Dangerous Water is a highly-detailed, lovingly-crafted
multi-platform naval simulator from the good folks at Sonalysts Combat
Simulations. To my meager knowledge, it
is also one of the first games to actually combine so many different naval
platforms into a single, cohesive title.
Without a doubt, “Bubbleheads”, “Skimmers”, and “Airedales” will be
delighted at the proposition of commanding various subsurface, surface, and air
vehicles through the cat-and-mouse scenarios and campaigns. However, Dangerous
Waters is also, most assuredly, not for the casual gamer, and it is
downright hostile to seafaring newbies.
I am such a newbie.
This review is colored by the perceptions of complete and
total outsider to the world of naval simulation. I was, from the instant I installed Dangerous Waters, completely out of my
element. I tried to just jump in, as I
do with most games, which lead almost immediately to disastrous results. I fired up the simplest mission I could find,
one in which I was commanding a submarine ordered to pick out and destroy a
Right away I noticed that, while I could get a traditional
view of my vessel, almost none of the game play focuses on that aspect. Most of the game is spent moving from station
to station, dialing various displays and giving the occasional order. In my first few minutes, I managed to cause
my sub to begin “cavitating”, and, in a panic, I think I somehow launched all
of my countermeasures. Needless to say,
my quarry escaped and I was left scratching my head.
As painful as the learning process was for me, I gained a
quick appreciation for the incredible level of detail of each and every one of
the platforms highlighted in Dangerous
Waters. Players are able to take
command of one of several submarine, surface, and helicopter platforms. Each vessel is controlled through a series of
stations, laid out (I assume) like their real-world counterparts. Dials, small displays, and more military
acronyms than I care to ever see again fill the screen for most of the
game. Actually using these displays to
accomplish something is quite a challenging feat. Different radar arrays need to be calibrated
and analyzed, libraries of various sonar and radar patterns need to be accessed,
and courses need to be plotted so that the quarry’s actual position, range, and
heading can be triangulated. And all the
while, absolute stealth needs to be maintained, so that the prey won’t know
what’s coming and the potential hunters won’t know where to find you. To me, it was a nightmare of details, but to
the naval sim fan, this is gaming Nirvana.
At the beginning of each mission, a platform is chosen (or
mandated), the vessel can then be outfitted with the best armaments for the
mission, and the objectives are stated.
Most of the missions center around the hide-and-seek world of submarine
warfare, either from the subs’ or the sub-hunters’ point of view. Given this, many of the scenarios consist of
carefully and quietly searching out the proper target, coming up with a proper
firing solution, and initiating the attack.
Often I found that the attack launch was pretty much the end of the
mission, sort of an all-or-nothing culmination of hours of work. While this could be exciting at times, it
just wasn’t my cup of tea.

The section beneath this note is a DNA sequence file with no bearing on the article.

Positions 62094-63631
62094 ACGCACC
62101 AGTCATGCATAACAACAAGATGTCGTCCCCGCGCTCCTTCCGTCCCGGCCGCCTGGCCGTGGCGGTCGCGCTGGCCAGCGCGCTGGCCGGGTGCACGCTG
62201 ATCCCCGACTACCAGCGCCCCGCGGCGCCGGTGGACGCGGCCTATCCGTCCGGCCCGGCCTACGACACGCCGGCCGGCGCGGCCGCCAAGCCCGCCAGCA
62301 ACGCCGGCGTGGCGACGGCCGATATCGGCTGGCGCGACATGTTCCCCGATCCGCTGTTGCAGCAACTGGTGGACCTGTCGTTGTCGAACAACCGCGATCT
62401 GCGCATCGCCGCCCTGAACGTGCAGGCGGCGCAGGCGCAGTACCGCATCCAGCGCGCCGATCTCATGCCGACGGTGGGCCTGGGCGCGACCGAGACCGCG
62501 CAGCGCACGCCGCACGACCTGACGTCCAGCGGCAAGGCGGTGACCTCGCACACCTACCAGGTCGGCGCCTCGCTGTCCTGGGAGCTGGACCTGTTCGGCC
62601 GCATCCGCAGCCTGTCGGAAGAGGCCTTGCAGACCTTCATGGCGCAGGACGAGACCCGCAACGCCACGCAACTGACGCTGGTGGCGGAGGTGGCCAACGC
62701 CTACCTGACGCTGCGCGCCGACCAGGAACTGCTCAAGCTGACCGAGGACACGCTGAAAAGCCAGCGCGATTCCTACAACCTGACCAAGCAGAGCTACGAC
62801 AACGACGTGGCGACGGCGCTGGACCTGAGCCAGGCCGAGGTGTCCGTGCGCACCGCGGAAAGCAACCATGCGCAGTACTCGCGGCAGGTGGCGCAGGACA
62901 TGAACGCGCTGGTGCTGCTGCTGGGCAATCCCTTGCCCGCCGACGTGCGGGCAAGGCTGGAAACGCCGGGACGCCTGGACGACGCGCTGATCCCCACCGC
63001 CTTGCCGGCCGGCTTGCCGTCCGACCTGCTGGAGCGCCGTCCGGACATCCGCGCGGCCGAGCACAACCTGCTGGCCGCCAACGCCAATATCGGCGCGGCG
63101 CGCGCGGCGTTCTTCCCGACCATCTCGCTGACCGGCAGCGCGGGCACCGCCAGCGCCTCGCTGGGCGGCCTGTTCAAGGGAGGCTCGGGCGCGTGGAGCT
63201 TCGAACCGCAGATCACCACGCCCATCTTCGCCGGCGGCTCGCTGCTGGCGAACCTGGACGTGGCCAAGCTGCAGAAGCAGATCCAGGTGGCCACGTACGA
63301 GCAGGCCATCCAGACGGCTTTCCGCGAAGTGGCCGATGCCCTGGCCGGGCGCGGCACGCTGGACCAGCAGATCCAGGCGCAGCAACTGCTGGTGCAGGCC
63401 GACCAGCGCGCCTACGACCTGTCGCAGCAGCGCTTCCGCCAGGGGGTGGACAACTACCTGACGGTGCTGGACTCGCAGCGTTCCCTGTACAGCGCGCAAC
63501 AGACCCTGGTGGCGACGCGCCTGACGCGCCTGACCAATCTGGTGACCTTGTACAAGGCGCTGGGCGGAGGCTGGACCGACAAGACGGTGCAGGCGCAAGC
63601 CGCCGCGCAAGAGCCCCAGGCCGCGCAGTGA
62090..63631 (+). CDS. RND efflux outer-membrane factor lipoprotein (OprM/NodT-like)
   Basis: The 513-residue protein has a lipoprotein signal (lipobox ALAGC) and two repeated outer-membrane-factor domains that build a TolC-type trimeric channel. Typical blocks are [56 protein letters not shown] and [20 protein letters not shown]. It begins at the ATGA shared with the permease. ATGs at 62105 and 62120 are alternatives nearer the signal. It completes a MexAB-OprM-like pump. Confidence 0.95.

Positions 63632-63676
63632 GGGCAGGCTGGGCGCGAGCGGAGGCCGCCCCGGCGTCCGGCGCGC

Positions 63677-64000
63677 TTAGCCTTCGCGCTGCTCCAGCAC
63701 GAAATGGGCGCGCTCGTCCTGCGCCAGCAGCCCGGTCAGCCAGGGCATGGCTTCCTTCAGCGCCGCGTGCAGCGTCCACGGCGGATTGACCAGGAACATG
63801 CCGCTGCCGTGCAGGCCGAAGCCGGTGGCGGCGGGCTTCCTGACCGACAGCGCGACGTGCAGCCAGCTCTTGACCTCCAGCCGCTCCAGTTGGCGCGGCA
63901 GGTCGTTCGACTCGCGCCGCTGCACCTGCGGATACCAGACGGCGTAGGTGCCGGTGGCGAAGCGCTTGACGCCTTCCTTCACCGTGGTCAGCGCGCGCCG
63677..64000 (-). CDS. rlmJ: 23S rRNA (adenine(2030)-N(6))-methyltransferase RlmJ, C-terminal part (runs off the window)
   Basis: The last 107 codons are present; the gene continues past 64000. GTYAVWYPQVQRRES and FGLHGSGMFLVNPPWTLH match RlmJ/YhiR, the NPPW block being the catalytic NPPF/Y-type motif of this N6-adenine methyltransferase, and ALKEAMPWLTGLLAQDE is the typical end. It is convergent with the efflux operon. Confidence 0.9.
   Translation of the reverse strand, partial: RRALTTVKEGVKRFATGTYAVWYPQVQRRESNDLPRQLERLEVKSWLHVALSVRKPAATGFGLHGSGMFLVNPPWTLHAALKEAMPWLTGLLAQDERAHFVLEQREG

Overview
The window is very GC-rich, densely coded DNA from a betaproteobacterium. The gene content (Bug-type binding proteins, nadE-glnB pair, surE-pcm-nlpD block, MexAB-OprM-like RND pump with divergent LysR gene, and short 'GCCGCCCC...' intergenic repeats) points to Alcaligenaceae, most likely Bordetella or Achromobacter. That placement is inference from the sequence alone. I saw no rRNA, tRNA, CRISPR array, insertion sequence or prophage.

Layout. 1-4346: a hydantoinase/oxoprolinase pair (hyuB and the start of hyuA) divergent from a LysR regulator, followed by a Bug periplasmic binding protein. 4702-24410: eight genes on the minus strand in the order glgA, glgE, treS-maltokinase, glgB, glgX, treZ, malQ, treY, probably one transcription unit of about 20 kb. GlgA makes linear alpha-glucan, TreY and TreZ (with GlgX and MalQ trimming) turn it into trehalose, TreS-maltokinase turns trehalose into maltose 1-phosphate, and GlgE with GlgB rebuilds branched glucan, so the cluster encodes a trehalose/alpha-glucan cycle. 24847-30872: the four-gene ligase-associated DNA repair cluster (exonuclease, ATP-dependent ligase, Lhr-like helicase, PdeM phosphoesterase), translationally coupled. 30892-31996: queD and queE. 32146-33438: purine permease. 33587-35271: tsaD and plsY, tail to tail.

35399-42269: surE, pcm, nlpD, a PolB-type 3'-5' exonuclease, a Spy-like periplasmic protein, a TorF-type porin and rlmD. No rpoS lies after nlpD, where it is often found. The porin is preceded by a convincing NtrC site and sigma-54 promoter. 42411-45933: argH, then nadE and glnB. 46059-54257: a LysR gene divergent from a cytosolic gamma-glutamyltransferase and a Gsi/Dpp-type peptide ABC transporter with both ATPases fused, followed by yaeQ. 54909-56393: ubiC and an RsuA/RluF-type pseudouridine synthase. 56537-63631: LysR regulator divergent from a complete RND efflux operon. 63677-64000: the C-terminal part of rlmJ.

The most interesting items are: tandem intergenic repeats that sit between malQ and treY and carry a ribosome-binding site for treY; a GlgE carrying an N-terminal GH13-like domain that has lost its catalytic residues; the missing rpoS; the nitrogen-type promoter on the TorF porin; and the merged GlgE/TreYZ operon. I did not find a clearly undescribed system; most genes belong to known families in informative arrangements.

In addition to several single mission scenarios and quick
battles, a long campaign is included in Dangerous
Waters, starting off with a rebellion in part of the Russian Navy and
quickly escalating to encompass many of the world powers. Given the number of different choices to be
made in each of the campaign scenarios, and the various platforms and
strategies to try, there’s a great deal of depth and replay here. There’s also a very dedicated fanbase out
there to go to for tips, tricks, hints for brave newbies, or to challenge to
one of the multiplayer modes. I tend to
find that, the more narrow the niche for a particular game, the friendlier the community
and the community for Dangerous Waters
is no exception.
isn’t terribly impressive from a graphics viewpoint. All the platforms are very well modeled, but
the graphics themselves look several years out of date. Since most of the game actually takes place
while viewing static 2D display screens, there just isn’t much to justify lots
of bells and whistles. The audio effects
are almost non-existent, although there was nothing terribly
disappointing. The interface is most
assuredly not user-friendly. I struggled
a great deal with the various displays, mostly due to a lack of familiarity
with the different layouts. There is
also very little in the way of in-game help, not a problem for die-hard
simulation fans, but certainly a bother for me.
The game comes with a flimsy little manual, just enough to get everything
running, and a 580-page .pdf manual with all the crunchy bits. I highly, highly recommend printing this
monstrosity out or, better yet, ordering the published, spiral-bound manual
directly from Strategy First. If you’re
interested in the game, you’ll undoubtedly find the extra cost well worth
While I didn’t enjoy Dangerous Waters, this is a very solid and impressive entry into
the naval simulation genre. I certainly
am not going to penalize a good game just because it doesn’t meet my tastes. While not for everyone, Dangerous Waters will give naval simulation fans countless hours of
highly-detailed, well-designed enjoyment.
A highly-detailed, multi-platform naval simulator, perfect for fans of the genre. However, Dangerous Waters is also quite unfriendly toward newbies, so enter at your own risk.